Roy Francis | OAN
The United States is reportedly tracking “warlike” announcements by the Iranian regime that it is sending warships to the Western Hemisphere.
Two military ships have been deployed from Iran to Brazil, and will soon head to the Panama Canal. The regime had previously declared that it will establish a military presence in those two areas.
“Iran’s 86th flotilla warships is now sailing along the western shores of Latin America, the Navy second-in-command said.” The Tehran Times reported on Saturday.
The commander of the Islamic Republic’s navy, Rear Admiral Shahram Irani had, in early January, talked about their plans for the near future.
“We have been present in all the strategic straits of the world, and we have not been present in only two straits,” he said. “in one of which we will be present this year, and we are planning to be present in the Panama Canal.”
The Tehran Times also reported that Iranian Rear Adm. Hamzeh Ali Kaviani told Press TV that their ships will dock in Rio de Janeiro, Brazil.
“Iran’s military might is increasing day to day despite all the pressures against the Islamic Republic over the past 43 years,” he added.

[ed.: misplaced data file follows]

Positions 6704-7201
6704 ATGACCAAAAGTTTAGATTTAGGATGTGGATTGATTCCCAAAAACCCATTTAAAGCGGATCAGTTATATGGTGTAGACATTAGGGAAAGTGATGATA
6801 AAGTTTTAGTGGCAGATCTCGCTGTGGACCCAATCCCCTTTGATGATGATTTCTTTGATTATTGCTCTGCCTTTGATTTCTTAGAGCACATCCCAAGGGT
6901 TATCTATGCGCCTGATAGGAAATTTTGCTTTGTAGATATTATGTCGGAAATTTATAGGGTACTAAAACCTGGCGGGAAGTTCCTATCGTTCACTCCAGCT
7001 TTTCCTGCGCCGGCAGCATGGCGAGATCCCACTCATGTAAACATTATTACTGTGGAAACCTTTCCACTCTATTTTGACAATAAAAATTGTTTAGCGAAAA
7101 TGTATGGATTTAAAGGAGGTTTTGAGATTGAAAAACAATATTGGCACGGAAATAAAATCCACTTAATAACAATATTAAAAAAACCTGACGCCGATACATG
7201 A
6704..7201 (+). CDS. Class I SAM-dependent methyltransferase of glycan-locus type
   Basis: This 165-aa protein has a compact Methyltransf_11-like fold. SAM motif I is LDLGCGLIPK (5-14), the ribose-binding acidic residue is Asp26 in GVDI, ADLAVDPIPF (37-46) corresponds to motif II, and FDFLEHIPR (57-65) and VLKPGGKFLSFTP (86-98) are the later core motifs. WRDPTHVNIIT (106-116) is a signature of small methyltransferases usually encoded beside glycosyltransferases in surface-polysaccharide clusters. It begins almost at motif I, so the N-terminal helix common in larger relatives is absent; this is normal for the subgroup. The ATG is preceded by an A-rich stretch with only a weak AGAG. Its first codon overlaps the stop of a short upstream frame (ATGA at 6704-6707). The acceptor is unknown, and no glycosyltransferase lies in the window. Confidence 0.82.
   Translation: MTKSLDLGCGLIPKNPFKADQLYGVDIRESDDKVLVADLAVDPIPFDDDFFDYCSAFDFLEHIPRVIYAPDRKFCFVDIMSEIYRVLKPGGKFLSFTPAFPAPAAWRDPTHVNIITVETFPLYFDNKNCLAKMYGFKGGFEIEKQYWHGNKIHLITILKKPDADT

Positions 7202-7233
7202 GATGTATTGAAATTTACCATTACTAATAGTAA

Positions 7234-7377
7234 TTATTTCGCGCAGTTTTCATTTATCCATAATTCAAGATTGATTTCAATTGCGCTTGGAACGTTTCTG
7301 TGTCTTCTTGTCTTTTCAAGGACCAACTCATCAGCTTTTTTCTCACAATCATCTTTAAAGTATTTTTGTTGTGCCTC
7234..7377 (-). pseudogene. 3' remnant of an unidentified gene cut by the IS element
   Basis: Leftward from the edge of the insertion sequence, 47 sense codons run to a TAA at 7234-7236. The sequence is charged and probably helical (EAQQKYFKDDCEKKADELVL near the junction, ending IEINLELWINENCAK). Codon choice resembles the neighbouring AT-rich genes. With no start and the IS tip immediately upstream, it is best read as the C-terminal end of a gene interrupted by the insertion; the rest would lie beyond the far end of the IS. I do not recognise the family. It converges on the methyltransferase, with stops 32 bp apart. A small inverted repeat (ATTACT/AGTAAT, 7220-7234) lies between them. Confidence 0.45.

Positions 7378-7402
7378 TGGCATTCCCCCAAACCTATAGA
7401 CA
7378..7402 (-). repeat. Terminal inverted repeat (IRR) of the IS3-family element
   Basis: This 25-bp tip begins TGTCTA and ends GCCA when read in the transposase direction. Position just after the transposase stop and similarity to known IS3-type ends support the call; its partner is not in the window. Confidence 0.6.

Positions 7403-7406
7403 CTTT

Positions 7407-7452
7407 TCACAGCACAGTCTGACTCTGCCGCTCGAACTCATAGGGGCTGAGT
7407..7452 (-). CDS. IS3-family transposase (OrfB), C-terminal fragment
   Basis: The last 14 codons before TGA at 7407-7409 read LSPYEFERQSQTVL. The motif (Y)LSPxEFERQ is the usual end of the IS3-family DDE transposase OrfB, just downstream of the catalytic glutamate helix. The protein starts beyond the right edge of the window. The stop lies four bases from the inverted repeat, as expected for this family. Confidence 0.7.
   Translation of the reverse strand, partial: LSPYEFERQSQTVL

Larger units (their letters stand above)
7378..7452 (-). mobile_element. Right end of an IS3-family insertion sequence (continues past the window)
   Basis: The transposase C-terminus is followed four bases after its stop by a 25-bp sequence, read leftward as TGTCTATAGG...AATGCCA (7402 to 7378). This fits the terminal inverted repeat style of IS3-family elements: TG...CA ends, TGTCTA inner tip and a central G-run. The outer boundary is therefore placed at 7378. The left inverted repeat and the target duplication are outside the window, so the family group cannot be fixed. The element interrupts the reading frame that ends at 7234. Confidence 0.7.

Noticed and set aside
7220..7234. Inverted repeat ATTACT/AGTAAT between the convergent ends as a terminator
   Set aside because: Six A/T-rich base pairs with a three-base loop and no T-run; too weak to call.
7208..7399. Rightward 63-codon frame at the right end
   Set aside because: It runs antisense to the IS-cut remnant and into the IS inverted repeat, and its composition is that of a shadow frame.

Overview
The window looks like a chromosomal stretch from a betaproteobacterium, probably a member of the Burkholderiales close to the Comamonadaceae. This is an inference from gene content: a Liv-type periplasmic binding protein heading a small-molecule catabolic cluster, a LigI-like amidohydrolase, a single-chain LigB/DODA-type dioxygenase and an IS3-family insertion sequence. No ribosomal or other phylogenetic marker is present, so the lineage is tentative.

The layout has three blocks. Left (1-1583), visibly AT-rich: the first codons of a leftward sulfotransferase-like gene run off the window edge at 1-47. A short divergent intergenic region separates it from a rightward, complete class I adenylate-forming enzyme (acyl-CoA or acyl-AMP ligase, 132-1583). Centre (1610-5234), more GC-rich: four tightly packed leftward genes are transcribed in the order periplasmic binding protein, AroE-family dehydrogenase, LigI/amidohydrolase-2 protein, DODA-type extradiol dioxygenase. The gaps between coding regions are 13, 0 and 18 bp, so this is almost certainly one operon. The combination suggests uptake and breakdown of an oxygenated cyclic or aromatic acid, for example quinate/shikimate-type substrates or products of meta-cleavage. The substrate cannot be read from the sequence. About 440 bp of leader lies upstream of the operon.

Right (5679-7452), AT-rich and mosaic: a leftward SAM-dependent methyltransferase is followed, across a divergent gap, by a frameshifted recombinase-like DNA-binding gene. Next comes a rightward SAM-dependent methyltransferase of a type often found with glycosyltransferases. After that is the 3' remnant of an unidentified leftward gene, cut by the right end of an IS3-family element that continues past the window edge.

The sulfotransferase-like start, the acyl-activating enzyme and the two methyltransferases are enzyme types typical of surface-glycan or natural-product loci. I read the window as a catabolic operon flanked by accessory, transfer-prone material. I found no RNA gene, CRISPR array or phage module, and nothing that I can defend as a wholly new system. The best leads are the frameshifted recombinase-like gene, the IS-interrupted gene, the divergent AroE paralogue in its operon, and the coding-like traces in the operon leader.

The Iranian newspaper said that the two ships are the Dena, and Makran.
The Dena is a Mowj-class warship that is “equipped with anti-ship cruise missiles, torpedoes and naval cannons.”
“Makran is a forward base ship weighing 121,000 tons,” the paper also reported. “the warship can carry five helicopters and is employed for providing logistical support for the combat warships.”
On Saturday, Iran revealed that they had also developed new maritime combat helicopters that will also be sent to the area as well. This is part of their development by sea Rear Admiral Irani reported.
Iran has been building up their relations with Southern American countries as a strategic part of their economic plan. As well as seeking to build up a military presence in the Western Hemisphere.
U.S. officials say that the regime’s military presence in the Panama Canal will like cause interference in the vital shipping transport passage and could damage U.S. trade.
The global economic trade will likely also be affected as 16 percent of the world’s shipping travels through the strait.